Sunday, 22 December 2013

Sense of justice – follow-up

Tuesday, 17 December 2013

I knock off near six p.m., being still behind with work. Enough is enough, I call it a day. Before seven p.m. odds of getting stuck in stationary traffic on ul. Puławska are negligible. Indeed, the traffic moves smoothly and as I drive at steady speed of 60 kpmh, I even manage to cross most intersections on green light. While approaching home, I get stuck in a queue of cars before intersection of ul. Raszyńska and ul. Mleczarska. Something is afoot, drivers are perplexed. After a minute I trundle forward to the intersection, pass by several damaged cars and turn right, barely avoiding being scraped by a driver of black Volkswagen SUV who thinks he’s a master of the road, and head to park my car in the garage. Then I put my father in the picture and we wander to the intersection to find out what happened. Prangs involving two vehicles are not infrequent on the nearby intersection, as ul. Mleczarska is narrow and visibility is poor, but this looked like a bigger smash-up – four cars damaged.

Some 30 minutes earlier... (full story in Polish here)

Auchan shopping centre in Piaseczno. Droves of people are roaming around the hypermarket and the adjacent shopping mall. Pre-Christmas rush is conducive to getting preoccupied and losing one’s mind. The owner of red Honda Civic walks out of the shopping centre and approaches his car. He pulls the car keys out of his pocket, press the button to unlock the door and… notices someone inside his vehicle. The thief cranks up the engine and swiftly drives away. The incident is witnessed by other shoppers. One of them instantly picks up the Honda owner, who in the meantime calls a police patrol) and they set off on a chase.

After running away one kilometre the thief comes upon a small traffic jam on his way and is caught up with by the Honda owner. In a desperate attempt to make his way through the busy road the thief crashes into three cars, forsakes the car and tries to make a getaway on foot. Some of the aggrieved (in info who exactly) jump out their cars, overpower the thief, knock him down on the road do not let him make off before the police arrives. As my father and I turn up, the criminal with a bleeding nose (probably the effect of scrimmage, serves him right) lies on the cold tarmac, cuffed in and awaits facing the music.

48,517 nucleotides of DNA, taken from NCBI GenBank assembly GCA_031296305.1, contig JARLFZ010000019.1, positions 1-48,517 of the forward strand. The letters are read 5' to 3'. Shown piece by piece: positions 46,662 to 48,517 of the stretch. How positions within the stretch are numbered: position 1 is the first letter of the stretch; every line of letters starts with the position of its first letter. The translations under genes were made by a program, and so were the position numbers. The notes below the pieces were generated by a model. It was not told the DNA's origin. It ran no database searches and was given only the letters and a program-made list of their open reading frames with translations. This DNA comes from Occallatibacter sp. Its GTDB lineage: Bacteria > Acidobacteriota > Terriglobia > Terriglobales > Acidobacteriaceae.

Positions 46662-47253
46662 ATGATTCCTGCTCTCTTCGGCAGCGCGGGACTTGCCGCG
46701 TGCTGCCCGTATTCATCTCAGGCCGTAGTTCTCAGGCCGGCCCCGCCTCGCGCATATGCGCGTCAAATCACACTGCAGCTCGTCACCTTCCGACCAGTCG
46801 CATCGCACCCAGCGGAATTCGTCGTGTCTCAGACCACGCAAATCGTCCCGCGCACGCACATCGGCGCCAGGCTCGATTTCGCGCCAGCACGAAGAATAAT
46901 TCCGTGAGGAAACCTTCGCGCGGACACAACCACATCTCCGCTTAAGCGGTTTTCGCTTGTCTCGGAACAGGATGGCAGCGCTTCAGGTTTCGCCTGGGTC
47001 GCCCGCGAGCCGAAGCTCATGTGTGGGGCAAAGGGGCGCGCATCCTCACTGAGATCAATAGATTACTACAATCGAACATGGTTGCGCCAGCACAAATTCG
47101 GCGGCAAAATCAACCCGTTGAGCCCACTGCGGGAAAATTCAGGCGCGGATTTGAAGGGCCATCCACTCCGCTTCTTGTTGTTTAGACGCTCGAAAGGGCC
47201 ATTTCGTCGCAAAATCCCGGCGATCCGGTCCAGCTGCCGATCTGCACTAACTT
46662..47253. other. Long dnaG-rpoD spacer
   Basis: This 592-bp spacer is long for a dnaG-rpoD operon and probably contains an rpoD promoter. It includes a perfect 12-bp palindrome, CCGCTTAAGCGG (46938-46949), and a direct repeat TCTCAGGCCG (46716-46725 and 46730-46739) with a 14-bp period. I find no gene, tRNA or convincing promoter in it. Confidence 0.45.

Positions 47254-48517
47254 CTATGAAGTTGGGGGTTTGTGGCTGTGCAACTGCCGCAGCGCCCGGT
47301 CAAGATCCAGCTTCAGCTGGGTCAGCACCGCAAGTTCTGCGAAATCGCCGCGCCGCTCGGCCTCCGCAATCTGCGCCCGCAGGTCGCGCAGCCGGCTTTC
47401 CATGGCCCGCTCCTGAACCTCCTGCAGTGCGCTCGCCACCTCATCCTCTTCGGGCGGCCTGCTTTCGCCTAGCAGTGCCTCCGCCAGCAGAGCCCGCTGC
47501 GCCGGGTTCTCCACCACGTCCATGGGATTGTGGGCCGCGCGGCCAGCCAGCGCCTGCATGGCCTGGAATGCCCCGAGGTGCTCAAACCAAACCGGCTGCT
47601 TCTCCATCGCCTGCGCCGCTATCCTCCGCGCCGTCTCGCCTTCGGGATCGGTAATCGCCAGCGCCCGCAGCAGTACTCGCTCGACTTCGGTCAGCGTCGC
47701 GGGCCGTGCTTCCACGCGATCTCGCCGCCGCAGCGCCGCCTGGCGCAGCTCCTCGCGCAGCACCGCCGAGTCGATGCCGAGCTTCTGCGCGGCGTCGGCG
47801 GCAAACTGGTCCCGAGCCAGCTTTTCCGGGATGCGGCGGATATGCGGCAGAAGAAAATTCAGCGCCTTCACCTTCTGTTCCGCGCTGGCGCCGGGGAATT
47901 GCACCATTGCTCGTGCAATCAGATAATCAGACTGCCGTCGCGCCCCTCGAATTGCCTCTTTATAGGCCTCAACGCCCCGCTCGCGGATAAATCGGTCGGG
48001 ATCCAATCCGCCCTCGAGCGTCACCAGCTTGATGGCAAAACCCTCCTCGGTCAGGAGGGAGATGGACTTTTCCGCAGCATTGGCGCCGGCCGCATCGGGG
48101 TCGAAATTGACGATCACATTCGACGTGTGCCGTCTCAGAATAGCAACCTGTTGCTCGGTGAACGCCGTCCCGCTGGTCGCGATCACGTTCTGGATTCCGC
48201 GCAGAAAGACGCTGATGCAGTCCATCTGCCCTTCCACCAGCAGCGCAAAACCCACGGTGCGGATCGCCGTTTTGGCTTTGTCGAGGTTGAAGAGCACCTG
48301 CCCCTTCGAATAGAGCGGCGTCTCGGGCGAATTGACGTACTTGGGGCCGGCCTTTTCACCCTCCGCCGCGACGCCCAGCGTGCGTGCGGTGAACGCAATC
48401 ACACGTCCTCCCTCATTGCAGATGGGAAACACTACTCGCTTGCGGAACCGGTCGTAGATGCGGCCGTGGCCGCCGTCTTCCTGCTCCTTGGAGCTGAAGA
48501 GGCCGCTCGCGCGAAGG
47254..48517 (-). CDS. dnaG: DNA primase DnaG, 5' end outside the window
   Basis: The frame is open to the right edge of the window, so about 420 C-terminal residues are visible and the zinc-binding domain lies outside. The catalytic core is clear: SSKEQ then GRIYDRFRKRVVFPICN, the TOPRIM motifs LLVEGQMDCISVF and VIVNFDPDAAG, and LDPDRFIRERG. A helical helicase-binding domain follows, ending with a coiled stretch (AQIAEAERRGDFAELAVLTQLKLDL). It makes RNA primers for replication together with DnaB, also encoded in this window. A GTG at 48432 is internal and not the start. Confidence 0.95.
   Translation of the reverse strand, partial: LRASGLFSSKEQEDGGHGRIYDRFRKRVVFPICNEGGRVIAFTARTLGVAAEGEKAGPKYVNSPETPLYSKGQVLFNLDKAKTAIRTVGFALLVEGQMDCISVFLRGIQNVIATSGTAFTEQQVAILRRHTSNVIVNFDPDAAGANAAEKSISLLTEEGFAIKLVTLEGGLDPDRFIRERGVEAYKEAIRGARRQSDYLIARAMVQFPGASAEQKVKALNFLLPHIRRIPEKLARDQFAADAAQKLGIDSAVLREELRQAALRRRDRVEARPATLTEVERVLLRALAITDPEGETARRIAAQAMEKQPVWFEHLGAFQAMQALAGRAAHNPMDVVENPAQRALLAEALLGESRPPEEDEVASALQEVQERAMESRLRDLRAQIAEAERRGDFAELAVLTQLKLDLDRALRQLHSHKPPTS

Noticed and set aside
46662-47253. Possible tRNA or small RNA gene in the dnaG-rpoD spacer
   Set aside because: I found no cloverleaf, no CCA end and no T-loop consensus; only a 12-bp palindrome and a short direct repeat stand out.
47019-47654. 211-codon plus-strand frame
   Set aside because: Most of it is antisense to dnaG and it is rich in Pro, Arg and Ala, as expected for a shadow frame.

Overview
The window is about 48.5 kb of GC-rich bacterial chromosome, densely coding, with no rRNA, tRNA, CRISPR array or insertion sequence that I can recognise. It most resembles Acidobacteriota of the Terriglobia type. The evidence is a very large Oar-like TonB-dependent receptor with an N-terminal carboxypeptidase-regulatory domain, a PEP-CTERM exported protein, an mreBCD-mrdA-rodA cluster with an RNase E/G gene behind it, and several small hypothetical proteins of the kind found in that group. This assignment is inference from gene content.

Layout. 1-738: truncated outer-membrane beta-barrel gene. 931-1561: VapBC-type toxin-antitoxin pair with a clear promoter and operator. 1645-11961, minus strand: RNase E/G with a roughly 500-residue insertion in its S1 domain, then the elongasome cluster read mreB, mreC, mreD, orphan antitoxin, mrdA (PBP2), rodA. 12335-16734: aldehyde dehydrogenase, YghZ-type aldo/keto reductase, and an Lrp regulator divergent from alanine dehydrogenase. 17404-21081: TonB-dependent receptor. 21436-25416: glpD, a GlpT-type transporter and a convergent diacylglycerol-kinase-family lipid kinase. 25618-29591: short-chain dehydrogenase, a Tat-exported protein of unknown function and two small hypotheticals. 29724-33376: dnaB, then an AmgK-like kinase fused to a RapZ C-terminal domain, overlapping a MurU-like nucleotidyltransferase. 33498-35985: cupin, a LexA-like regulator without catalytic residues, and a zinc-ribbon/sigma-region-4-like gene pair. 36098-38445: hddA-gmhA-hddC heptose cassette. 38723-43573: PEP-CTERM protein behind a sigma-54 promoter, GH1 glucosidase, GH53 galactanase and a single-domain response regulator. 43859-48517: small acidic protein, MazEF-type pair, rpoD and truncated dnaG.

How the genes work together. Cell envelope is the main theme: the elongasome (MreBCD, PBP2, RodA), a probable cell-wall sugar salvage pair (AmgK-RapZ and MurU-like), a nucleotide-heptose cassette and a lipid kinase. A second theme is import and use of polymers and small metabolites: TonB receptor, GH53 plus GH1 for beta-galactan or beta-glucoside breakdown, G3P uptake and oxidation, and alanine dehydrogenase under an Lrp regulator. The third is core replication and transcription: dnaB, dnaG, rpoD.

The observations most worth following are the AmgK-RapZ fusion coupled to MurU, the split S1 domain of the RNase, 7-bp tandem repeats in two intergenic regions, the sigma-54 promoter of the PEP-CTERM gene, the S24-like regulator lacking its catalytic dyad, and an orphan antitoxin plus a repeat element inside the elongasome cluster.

Sounds like a story with a happy ending. The thief didn’t manage to escape and was (temporarily) arrested. Nobody was injured. Justice triumphed again!

But on the other hand, four cars of innocent people were damaged. Who will pay for the repairs? Will they be paid from Civic owner’s third party liability insurance? If so, who will compensate him for losing discounts for damage-free track record? If not, what if some of those cars weren’t insured against own damage? What about those which were, but the repair will make them lose their discounts? The inebriated thief will be held accountable for theft and property damage, but even if convicted, will the Polish justice system manage to pull the last zloty out of his (shallow?) pocket to compensate the victims of his wrongdoing?

The exemplary, swift and sympathetic reactions of crime witnesses is profoundly reassuring. Such positive illustrations of civic attitude should be exposed to the public (and even rewarded) to induce others to follow their example. Actually by disenabling the criminal, their contributed to increasing well-being of the society.

With hindsight, I again pondered upon the borderline that should not be overstepped, when you are faced with a criminal and need to crack down on them. Recollect this post from February 2010. I’ve harked back to it instantly, read over and could write the same, in terms of content, today. When I return to my early posts of pension system, monetary policy and other issues I have clear views on, I see over almost five years of blogging my beliefs not only have not evolved, but even have become more entrenched. Does it mean my formative years have gone by so early?

1 comment:

Michael Dembinski said...

A heartening story which shows that civic society - a sense of duty towards one's fellow citizen - is gradually growing in Poland.

I hope the courts and insurance firms interpret the outcome in a just and equitable way.